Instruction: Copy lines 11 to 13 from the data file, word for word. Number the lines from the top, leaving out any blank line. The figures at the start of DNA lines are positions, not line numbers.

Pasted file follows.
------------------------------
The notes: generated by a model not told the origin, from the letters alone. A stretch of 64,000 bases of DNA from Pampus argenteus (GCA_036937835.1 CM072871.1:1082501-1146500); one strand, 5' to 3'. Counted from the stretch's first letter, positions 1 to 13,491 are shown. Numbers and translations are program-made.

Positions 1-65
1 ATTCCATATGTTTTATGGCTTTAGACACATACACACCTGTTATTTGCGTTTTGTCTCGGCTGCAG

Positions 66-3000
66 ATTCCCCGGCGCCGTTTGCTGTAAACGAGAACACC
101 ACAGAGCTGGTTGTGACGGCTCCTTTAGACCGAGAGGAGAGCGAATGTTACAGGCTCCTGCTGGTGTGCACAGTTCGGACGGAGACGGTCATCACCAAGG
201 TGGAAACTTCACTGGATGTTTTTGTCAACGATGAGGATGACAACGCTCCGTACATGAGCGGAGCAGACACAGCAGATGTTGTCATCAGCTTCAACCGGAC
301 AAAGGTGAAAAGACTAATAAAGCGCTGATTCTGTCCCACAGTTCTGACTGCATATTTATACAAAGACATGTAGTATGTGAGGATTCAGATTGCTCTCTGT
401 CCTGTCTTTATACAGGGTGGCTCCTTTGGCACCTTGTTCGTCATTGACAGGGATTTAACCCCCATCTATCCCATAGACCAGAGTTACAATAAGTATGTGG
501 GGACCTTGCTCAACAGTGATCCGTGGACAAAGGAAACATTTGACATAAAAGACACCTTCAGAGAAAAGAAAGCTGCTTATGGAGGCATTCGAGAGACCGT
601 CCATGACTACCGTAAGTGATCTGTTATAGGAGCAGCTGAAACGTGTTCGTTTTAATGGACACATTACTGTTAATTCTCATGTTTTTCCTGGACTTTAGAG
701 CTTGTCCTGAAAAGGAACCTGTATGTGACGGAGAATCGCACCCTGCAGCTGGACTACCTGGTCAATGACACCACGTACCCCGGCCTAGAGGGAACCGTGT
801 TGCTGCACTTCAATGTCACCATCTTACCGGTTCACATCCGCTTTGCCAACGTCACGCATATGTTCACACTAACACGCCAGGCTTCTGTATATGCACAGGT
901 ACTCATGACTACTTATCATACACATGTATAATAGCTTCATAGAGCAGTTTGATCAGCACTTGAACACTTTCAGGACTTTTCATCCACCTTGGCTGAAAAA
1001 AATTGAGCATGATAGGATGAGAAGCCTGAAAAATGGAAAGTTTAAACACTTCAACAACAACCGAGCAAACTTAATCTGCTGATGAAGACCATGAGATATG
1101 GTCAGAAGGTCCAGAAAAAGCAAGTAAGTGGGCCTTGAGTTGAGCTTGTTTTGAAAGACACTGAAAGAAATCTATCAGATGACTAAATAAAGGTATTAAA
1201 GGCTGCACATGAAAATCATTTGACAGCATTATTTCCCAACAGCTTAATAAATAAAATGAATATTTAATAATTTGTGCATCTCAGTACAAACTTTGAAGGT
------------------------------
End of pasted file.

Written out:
601 CCATGACTACCGTAAGTGATCTGTTATAGGAGCAGCTGAAACGTGTTCGTTTTAATGGACACATTACTGTTAATTCTCATGTTTTTCCTGGACTTTAGAG
701 CTTGTCCTGAAAAGGAACCTGTATGTGACGGAGAATCGCACCCTGCAGCTGGACTACCTGGTCAATGACACCACGTACCCCGGCCTAGAGGGAACCGTGT
801 TGCTGCACTTCAATGTCACCATCTTACCGGTTCACATCCGCTTTGCCAACGTCACGCATATGTTCACACTAACACGCCAGGCTTCTGTATATGCACAGGT